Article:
Mango Sorbet

I’ve had a slight issue of late with my ice cream maker.  And the issue is that I cannot seem to stop finding excuses to use it.  In the past oh, about ten days or so, I’ve made four different flavors:  chocolate gelato (both milk and dark; milk was better), cookies and cream (a great use for those stale Oreos I had thanks to people in my house who cannot seem to figure out how to properly seal packaging), and a fantastic mint chocolate chip.  Mint chocolate chip was the absolute, hands down, bombdigity.  I’m not even that big of a sweets fan, but I swear, I could not tear myself away from that stuff.  Amazing.

All of the above flavors have called for mass quantities of heavy cream, half and half, and whole milk, not to mention dozens of egg yolks and approximately a pound and a half of sugar.  And let’s not forget the good quality chocolate and cocoa powder.  Not exactly ingredients one should even consider consuming if one is trying to avoid a summertime jelly belly.  That would be me.  But again, I can’t seem to tear myself away from that Dam’machine.

And that’s why I decided to take a bit of a healthier turn with this Mango Sorbet.  There’s not a speck of fat to be found here – no cream, no egg yolks.  Okay, okay … the stuff is loaded with sugar.  But the color is gorgeous and the flavor is like summer in a bowl and mangoes are cheaper than cheap this week.  So take your ice cream maker out for a spin and make this for someone you love … or just make it for yourself, your secret’s safe with me.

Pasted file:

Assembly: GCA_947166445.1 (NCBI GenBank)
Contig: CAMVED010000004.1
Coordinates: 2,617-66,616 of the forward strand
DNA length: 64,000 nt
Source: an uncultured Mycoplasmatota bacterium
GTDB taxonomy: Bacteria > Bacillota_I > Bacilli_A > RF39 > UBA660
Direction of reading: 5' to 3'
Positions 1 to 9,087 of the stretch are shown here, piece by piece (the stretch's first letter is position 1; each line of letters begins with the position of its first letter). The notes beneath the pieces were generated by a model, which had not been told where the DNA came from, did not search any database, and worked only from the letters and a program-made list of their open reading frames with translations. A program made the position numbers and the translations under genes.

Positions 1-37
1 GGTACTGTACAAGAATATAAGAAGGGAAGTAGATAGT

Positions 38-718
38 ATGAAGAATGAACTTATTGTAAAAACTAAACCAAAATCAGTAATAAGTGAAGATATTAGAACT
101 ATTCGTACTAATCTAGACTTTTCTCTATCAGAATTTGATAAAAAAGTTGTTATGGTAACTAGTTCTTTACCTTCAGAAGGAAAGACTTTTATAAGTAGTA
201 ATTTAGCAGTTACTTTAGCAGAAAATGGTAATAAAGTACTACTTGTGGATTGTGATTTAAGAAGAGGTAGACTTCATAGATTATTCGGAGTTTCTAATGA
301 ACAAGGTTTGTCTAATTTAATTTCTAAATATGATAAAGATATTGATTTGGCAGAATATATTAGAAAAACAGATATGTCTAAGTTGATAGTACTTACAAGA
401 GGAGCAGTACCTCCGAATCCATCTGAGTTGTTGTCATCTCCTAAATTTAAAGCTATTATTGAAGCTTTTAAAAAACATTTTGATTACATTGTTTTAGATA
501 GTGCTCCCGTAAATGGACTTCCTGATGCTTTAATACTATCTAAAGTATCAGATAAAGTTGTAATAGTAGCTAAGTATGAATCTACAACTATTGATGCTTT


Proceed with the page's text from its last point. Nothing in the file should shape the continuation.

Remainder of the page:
Homemade Mango Sorbet is the perfect sweet finish for any tropical meal — I hope you like it.  : )

MANGO SORBET
Makes about 2 1/2 cups
Source:  Ice Creams & Sorbets, from the Williams-Sonoma Kitchen Library, copyright 1996.  pp.94-95.

2 large, ripe mangoes (these are on sale; I used 3)
6 T. sugar
1/4 c. light corn syrup

Using a small, sharp knife, make 4 lengthwise slits through the skin of the mango, cutting the skin into quarters.  Peel off the skin and discard.  Then slice the flesh from both sides of the large, flat pit, as well as from around the pit’s edges. (*see note*)

Place the mango flesh in a food processor fitted with the metal blade or in a blender; puree until very smooth.  Measure the puree, you should have 1 2/3 cups (I had slightly more; I just threw it in).  Return the puree to the processor or blender.  Add the sugar and corn syrup and process to mix well.  Pour the puree into a bowl and refrigerate until cold, about one hour.  Place in freezer for ten minutes before processing.

Transfer sorbet mixture to an ice cream maker and process according to the manufacturers instructions.  Transfer the sorbet to a container; cover and freeze until firm, at least 4 hours or up to 3 days.

**NOTE:  I use my mango splitter for this step, then use my sharpest knife to slice away the skin.  You can find a mango splitter at any mall-type cooking store).

Featured, Fresh, Frugal, Fabulous, News | August 14th, 2012